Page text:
In the last three months of 2017, Office and associated businesses generated revenues of US$9 billion. But that’s not to say that the company is over-reliant on its flagship product. Its cloud services segment, Azure, which was launched in 2010, had sales of US$7.8 billion in the quarter.


Current share price: US$52.19
1-year change: 45%
Market cap: US$ 244 billion
P/E ratio: 26

Intel is even older than Microsoft. It was launched in 1968 and since then has built a reputation as a high-quality manufacturer of semiconductor chips. However, the company recently lost its crown as the world’s largest manufacturer of semiconductors, a position it has held since 1992.

In 2017, world chip production was valued at US$419.7 billion. Intel’s sales were US$57.7 billion to Samsung’s US$61.2 billion.

Despite this setback, Intel remains highly profitable. In the last quarter of 2017, the company posted sales of US$17.1 billion and income before taxes of US$6 billion.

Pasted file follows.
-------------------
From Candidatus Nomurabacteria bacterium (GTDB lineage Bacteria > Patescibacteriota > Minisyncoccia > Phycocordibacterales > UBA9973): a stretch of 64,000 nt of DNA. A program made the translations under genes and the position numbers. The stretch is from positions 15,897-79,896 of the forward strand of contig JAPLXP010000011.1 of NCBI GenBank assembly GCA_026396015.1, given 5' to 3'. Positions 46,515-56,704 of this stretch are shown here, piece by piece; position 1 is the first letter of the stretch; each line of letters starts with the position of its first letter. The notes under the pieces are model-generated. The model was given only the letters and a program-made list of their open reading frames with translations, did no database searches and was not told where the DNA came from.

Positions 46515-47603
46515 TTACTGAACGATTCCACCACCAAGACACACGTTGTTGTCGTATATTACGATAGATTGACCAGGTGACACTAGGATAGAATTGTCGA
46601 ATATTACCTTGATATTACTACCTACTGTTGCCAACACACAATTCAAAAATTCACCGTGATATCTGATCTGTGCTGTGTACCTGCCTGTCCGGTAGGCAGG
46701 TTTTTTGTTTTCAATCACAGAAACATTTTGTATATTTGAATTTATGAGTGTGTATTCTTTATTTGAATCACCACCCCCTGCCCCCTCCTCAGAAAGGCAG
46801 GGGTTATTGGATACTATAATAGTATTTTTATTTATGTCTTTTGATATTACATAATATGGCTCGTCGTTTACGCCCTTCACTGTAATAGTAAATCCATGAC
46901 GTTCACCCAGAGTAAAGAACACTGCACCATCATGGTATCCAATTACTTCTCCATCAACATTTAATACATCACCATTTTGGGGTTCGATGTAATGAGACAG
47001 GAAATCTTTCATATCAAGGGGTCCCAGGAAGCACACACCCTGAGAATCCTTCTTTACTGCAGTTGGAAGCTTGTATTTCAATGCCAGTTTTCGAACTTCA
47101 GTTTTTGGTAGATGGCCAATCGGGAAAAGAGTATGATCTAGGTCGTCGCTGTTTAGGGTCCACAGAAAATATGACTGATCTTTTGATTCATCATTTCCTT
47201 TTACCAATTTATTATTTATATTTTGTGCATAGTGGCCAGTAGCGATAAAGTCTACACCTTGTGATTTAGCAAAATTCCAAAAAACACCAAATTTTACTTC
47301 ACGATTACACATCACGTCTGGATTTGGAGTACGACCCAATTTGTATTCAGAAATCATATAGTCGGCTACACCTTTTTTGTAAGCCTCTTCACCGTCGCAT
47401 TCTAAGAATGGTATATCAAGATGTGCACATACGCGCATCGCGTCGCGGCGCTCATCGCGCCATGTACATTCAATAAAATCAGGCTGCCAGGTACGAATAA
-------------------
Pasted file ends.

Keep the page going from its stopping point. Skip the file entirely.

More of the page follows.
Current share price: US$45.37
1-year change: 32%
Market cap: US$ 219 billion
P/E ratio: 21.2

Cisco’s products form the backbone of the internet. It manufactures networking hardware, telecommunications equipment, and other high-tech products. According to the company, 85% of internet traffic travels across Cisco’s systems.

The company’s network security products are doing particularly well. Firms around the world are willing to spend large amounts to ensure that they can safely share data over the internet. Cisco’s security revenues have been increasing rapidly in recent years.


Current share price: US$159.31
1-year change: -10%
Market cap: US$ 147 billion
P/E ratio: 26

The inclusion of IBM in the list, especially at #4, is a surprise. The company’s share price has lost 10% of its value in the last year. This decline comes at a time when other tech stocks are trending upwards.

Has the company been included in the list because its long-term prospects are good? Warren Buffett, the legendary investor, has famously said about IBM stock that “our favorite holding period is forever.” But last year, his company sold a large chunk of IBM shares.